By using a VFD with built-in electronic bypass, a facility can further reduce the cost of the product since the external controller is not required. Operators can also add functionality to go into bypass mode in a fault condition, providing even more system process protection and increased system reliability.  

Utility rebate programs

As energy demands rise, utilities are offering rebate programs to industrial customers to promote the use and installation of energy-efficient products that can help reduce the energy footprint. These programs include rebates for LED lighting or smart lighting controls, solar PV arrays and efficient HVAC/R equipment and controls — including VFDs — to encourage facilities to upgrade equipment to a more energy-efficient solution. The initial capital cost of installing the new solutions can be offset by the rebate and the long-term energy savings. VFDs alone can provide a 60% energy savings over standard across-the-line starters.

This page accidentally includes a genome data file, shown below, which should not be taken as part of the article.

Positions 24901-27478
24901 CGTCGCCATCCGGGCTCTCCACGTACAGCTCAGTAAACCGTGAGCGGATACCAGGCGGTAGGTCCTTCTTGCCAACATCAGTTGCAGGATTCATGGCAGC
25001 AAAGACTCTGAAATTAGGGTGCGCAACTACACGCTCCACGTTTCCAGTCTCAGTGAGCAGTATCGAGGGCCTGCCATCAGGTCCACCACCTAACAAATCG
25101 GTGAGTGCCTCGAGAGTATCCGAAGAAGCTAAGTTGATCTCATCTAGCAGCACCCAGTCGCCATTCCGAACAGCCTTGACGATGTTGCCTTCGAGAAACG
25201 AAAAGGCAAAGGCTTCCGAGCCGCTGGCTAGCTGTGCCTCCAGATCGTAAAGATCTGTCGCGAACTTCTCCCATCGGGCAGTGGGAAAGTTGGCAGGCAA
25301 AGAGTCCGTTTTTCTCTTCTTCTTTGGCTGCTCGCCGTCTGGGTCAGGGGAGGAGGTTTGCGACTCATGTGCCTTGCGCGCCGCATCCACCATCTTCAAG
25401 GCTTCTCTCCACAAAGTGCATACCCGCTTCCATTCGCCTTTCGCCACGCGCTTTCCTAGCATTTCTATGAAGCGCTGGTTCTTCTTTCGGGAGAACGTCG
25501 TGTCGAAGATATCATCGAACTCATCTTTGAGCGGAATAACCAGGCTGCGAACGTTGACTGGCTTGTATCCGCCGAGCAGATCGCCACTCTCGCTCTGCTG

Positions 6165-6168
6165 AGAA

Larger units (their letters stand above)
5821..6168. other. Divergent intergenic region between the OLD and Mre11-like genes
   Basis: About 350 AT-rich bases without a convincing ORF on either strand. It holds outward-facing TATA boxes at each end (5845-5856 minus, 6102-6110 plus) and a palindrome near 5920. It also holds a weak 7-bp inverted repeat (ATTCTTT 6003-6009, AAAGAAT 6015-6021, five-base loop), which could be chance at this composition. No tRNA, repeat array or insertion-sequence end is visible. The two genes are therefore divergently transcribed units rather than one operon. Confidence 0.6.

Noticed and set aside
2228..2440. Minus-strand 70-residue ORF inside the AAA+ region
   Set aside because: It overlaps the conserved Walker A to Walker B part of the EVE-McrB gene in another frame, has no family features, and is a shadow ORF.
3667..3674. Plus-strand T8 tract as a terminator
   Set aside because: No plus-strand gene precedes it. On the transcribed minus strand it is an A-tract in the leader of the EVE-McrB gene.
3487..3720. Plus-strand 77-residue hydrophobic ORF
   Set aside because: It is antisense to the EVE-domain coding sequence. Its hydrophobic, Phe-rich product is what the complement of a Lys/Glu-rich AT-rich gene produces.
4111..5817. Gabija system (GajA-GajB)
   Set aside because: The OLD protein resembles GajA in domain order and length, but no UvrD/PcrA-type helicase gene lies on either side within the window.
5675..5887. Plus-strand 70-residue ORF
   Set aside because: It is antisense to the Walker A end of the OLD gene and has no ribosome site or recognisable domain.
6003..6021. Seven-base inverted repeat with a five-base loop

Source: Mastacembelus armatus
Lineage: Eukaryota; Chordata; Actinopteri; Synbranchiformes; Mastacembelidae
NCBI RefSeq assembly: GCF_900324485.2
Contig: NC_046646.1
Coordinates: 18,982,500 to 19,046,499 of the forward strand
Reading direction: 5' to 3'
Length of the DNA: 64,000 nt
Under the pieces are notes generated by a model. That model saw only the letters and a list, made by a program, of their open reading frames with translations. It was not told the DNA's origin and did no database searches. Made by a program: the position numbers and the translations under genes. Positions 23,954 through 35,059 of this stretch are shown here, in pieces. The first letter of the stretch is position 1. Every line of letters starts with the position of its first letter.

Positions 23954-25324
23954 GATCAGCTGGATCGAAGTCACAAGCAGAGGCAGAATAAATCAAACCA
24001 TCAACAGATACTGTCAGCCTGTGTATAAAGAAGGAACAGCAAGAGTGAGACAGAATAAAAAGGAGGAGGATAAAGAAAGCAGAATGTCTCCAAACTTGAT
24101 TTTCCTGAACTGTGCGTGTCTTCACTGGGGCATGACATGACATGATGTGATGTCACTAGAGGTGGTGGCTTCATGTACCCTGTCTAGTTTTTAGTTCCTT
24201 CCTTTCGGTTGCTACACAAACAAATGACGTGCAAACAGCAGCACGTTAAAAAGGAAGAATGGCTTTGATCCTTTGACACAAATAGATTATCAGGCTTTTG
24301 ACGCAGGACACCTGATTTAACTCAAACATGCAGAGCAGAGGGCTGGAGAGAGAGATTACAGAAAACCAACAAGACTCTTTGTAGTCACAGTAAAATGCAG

Energy saving calculators can help estimate the long-term cost of a VFD versus a starter. The calculator evaluates the typical fan or pump duty cycle, the initial cost of the VFD and the motor efficiencies. It provides a report on the energy saved and reduced carbon footprint. This report includes estimated payback time to better understand the effect of installing a VFD in place of a starter.

By using the utility rebate programs and the energy savings calculator, industrial facilities can see monetized benefits of installing a VFD to control HVAC/R applications. 

Conclusion

Energy efficiency has become more important to facilities as a channel to achieve overall cost reductions. Energy is crucial to most applications, especially mission-critical HVAC/R applications. By optimizing the input power required to maintain output performance, using VFD integrated electronic bypass for improved reliability and taking advantage of rebates, VFDs installed on variable torque motors are an easy solution to reduce energy cost, increase energy efficiency and improve systems reliability and monitoring. 

 

Seth O’Brien is the product manager, HVAC variable frequency drives, Industrial Controls Division at Eaton. He has five years of experience with Eaton in sales and marketing roles. O’Brien is responsible for Eaton’s HVAC strategy, including new product development and sales execution. He holds a bachelor’s degree in mechanical engineering from the University of Florida and is an MBA candidate with the University of Wisconsin.